Proof for this is available from multiple burials discovered in, and excavated from, ancient Egypt. The famous King Tut(ankhamun) is an instructive example, as his sarcophagus and body were both found intact in his tomb when discovered by Howard Carter in 1922. Tut’s outer sarcophagus measured 8.25 feet. Here are Howard Carter’s hand-written notes and measurements for the sarcophagus: the lid was 250.7 cm (8.25 feet). King Tut wasn’t a giant. His mummy has been X-Rayed by radiologists. The boy king was 5 feet 11 inches tall—nowhere near a giant. The same is true for all the mummies found in Egypt. Egyptologists and other professionals have examined and measured these mummies. Their height never matches the size of the outer sarcophagi.
What about the sarcophagi at the Serapeum? Nephilim hunters like Brien Foerster misinform their audience by claiming the Serapeum was a place where giant humans were buried. It is well-known among historians, archaeologists, and Egyptologists, that the Serapeum of Saqqara was a mausoleum for burying bulls sacred to the bull-deity Apis. Foerster and other Nephilim hunters think this is ridiculous and claim there is no supporting Egyptian evidence for the consensus, going as far as to claim that no bulls were ever discovered buried in a Serapeum.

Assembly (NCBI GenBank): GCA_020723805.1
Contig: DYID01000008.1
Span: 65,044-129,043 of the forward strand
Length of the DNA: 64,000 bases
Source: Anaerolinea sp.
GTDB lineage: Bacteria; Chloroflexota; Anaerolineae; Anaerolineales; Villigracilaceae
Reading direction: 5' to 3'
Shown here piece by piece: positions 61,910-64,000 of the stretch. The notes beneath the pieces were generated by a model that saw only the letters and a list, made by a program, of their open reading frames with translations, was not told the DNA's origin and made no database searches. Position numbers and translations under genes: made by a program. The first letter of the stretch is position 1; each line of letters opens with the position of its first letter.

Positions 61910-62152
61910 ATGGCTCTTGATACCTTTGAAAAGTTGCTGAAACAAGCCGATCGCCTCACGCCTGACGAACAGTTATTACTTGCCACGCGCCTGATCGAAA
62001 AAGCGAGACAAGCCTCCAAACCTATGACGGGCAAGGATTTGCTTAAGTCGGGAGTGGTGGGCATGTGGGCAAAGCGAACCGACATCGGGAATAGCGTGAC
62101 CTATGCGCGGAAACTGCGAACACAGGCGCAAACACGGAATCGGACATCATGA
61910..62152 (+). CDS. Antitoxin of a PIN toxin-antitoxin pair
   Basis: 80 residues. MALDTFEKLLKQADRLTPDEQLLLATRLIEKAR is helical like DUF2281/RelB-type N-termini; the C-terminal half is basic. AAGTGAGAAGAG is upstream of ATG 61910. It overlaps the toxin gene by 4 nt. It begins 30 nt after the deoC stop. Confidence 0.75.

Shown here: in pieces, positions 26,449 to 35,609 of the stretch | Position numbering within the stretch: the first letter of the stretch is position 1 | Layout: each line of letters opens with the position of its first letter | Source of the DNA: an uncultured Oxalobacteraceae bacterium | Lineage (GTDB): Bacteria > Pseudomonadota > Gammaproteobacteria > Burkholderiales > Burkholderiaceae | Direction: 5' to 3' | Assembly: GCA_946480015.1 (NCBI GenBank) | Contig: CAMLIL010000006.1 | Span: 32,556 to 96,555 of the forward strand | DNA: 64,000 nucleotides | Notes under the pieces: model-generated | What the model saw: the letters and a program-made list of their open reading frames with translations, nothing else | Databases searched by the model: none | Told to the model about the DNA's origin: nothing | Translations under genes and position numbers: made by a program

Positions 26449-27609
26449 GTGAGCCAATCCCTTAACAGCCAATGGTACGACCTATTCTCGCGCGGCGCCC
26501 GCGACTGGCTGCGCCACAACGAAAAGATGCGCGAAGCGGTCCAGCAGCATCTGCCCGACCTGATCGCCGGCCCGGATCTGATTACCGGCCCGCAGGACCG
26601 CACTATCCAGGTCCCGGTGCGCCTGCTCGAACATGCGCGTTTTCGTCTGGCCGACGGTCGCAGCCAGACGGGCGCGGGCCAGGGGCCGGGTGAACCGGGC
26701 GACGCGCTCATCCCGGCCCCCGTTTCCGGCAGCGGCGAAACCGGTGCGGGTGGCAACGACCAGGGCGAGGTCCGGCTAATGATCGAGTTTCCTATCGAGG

They are in fact ignorant of the evidence from Egypt. The cult of the Apis Bull is well-known in Egyptology (Dodson, Jones, Davies). There is in fact a papyrus from ancient Egypt that described the procedure for embalming the Apis Bull. That papyrus (labeled P [=“papyrus”] Vindob 3873) has been published and was the subject of a detailed 1992 dissertation, which has also been published (Vos). In 1851, Auguste Mariette discovered an intact burial of an Apis Bull at Memphis (Mariette). As one mummy specialist notes, “The complex dates only to the time of Ramesses II, but we know of burials long before this time. Undoubtedly, several more serapeums await discovery” (El Mahdy, 166).